In most games if you’re healing up straight damage, this is the part of the mechanic where the player tells you how many hit points they have left (or whatever the equivalent is). This is where you make the in character doctor small talk. Adjust the questions for the genre of your game of course.
Doc: Well, that’s no small thing but you’re still breathing, so let’s get you patched up. How’d you get yourself into this condition?
As they describe those various injuries, ask quietly out of character which of those described locations, if any, they are ok with you touching throughout the roleplay while you are healing them. There is usually at least one. If there aren’t any, ask the player how they’d like to proceed with the healing RP. You’ve already asked an in character question to start the conversation. Now to anyone outside it just looks like doctor and patient are having a hushed conversation. This takes far less time than you might think.
Example 2: Setting a broken limb.
Doc: Ooh, looks like you did a number on yourself there. Lemme just take a look first, it’s probably painful. *do a visual check* Hmmm… alright. Now, is there a spot where you’re feeling less pain where it’s ok for me to touch to move you around and get a better look?
Again, this is in character but it’s giving your patient the chance to steer and give consent of where it’s ok to touch. Note the question CAN be answered with a no. If the patient is hesitant in character, quietly drop character for a second “Off game, can I touch you to examine you more closely, or do you prefer I not touch you?” Remember that the character and the player might have very different opinions. Some people like playing characters that are ornery and hate doctors, but the player might still be cool with the RP. Drop game for a few seconds and ask. The fun this generates is totally worth it.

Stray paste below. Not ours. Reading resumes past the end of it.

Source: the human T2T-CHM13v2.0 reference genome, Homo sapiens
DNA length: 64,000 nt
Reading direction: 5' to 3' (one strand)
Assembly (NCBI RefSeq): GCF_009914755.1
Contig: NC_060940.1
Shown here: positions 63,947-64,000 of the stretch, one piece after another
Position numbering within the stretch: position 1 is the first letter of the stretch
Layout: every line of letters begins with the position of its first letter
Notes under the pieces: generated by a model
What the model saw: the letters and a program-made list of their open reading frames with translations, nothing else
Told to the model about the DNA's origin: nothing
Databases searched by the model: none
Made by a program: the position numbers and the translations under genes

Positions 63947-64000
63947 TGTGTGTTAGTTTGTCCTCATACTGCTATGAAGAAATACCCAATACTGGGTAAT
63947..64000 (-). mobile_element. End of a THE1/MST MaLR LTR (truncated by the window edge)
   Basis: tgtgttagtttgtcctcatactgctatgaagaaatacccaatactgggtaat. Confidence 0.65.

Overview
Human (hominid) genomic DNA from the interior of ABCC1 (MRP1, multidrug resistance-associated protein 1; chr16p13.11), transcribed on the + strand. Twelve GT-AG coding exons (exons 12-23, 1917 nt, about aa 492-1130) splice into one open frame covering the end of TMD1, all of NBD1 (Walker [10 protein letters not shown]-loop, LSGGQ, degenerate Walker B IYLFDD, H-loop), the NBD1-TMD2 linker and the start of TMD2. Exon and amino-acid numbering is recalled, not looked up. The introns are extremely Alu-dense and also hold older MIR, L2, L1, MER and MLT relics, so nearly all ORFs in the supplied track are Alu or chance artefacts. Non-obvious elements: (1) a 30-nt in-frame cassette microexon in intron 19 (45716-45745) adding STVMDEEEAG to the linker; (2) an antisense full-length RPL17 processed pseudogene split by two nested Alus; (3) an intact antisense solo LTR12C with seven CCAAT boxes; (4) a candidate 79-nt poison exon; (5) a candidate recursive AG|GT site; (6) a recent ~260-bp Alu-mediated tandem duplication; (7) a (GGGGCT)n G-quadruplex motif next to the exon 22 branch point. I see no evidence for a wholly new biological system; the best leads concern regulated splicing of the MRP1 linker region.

But Mich, what if they answer no? Then you accept that answer and move on. Getting consent isn’t about convincing somebody else to let you touch them in the manner you want. If that’s what you think it is please don’t ever come near any game I play or run. Consent negotiations are about asking someone what their comfort level is and allowing them to set that boundary. That said, if they said no to you touching say, their leg, ask if it’s the location that’s the issue, or being touched in general. THAT is what we mean by negotiation. Do not attempt to cajole or convince. Clarify.
If they say no to the limb setting question, there might still be some area they are ok with you touching. If you’re setting an arm, most folks are ok with you touching their hand – as mentioned previously, many games have this as a pre-consented area for contact. For a leg, a foot that’s in a boot or shoe is usually ok. Ask.
If it’s still a no, that doesn’t mean the scene necessarily has to end. You can simply mime the actions near their body and quietly instruct the patient what the doctor is doing and they can move their own body in the correct ways. See the Roleplay Cues section for more details on that.